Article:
Sunday, 3 May 2015

We Will Remember Them: Thomas Alexander Mills d. 3 May 1915

The first person that this series will be remembering is the second cousin of my step-great grandmother, the attached chart shows how we are related. Although at the time of Private T.A. Mills death she was a widow who was yet to marry my recently widowed great grandfather.

Thomas Mills was the son of a military man, his father Alexander had fought during the Boer War with the 1st Inniskillings being awarded the King's Medal with two clasp, Queen's Medal with five clasps and Distinguished Service Medal. Unlike many of the young men who will be featured in this series he was a member of His Majesty's Forces before the declaration of war having signed up two weeks earlier.

The Helles Memorial, Turkey where he is remembered
He joined the Royal Marine Light Infantry (Plymouth Division) and it was with them that he formed part of the 29th Division that engaged in the initial landings in the Dardanelles on 25th April 1915. The campaign is better known today by the name of the peninsula where the Allied Forces got pinned down for months without advancing; Gallipoli.

Just over a week after the initial landings he was declared missing, his father sought further information, but as too many soldiers from the naval division of the army were listed as missing at the time there was a just a standard response.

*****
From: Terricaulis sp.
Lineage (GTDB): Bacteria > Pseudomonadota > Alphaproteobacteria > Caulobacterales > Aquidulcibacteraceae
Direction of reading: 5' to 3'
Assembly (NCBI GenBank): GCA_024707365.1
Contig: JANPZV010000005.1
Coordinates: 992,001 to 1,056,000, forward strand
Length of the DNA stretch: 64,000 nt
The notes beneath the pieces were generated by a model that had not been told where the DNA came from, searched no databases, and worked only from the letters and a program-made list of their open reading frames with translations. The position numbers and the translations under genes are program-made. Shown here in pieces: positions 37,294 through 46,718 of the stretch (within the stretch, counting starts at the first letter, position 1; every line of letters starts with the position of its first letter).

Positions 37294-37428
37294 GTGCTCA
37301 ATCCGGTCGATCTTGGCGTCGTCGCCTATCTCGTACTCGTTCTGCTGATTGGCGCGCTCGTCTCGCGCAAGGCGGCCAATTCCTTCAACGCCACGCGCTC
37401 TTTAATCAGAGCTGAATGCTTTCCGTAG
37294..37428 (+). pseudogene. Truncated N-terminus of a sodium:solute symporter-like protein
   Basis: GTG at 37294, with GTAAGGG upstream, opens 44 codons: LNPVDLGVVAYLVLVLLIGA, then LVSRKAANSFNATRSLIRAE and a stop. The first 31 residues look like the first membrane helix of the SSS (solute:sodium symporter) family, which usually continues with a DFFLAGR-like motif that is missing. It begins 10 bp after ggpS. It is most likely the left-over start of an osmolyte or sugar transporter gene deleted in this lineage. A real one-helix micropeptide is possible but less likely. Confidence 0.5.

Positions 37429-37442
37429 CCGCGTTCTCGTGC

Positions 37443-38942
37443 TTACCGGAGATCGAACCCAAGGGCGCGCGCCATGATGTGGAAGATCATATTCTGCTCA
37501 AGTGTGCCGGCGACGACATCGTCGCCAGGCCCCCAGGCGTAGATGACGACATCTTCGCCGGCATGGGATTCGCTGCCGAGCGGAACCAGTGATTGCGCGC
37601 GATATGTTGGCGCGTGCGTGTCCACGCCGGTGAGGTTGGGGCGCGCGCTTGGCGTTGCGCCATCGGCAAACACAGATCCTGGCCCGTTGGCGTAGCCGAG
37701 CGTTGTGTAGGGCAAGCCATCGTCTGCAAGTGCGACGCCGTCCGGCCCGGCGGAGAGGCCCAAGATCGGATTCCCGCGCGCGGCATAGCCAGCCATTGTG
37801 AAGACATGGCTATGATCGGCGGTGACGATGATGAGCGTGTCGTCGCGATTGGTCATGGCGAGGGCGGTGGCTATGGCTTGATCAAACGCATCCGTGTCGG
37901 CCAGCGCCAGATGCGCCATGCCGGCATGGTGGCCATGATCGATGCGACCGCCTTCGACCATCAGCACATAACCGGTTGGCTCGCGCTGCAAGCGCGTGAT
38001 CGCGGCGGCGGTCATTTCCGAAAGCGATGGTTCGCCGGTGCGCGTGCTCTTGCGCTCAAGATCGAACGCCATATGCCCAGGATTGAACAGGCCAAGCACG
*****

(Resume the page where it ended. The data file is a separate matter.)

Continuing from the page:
On Friday 4th August 1916 in First Derry Presbyterian Church his name was among those read out in an act of remembrance for the young men of the City who had already given their lives during the first 2 years of this War. The location of this service means that it was very possible that many of my family on both my father's and mother's sides could have been present as both their father's families worshiped in that church around this time.

The tragedy for the family didn't end with the end of the war abroad. On 23 June 1920 while walking through the streets on the city side of Londonderry his mother Margaret Mills (née Mowbray) was shot in the chest and died as a result of the wounds there had been gunfire in the area around Bishop Street all day and the inquest had asked if the bullet could have come from the predominantly unionist Waterside area across the River Foyle, but found that it probably had come from the republicans on the Cityside. She was an unfortunate victim of the civil war that still saw many members of my family living surrounded by the republicans on the west bank around the Fountain and Abercorn Road. The Mills at this time were living on Orchard Row just off Foyle Road.

Pvt. Thomas Alexander Mills, Royal Marine Light Infantry, Plymouth Bttn. Royal Naval Division
Born Londonderry City, Ireland 1 Mar 1897
Died Gallipoli, Ottoman Empire (Turkey) 3 May 1915

We will remember him

The Royal Marine Light Infantry during the War

The Royal Marines had been founded in 1664 and men had been billeted in Plymouth, the Division in which Thomas was attached, since the formation. In 1855 the marine infantry forces had been renamed the Royal Marine Light Infantry (RMLI) and from that time they were set up to lead on landings on foreign and hostile shores to act as the initial wave as skirmishers.

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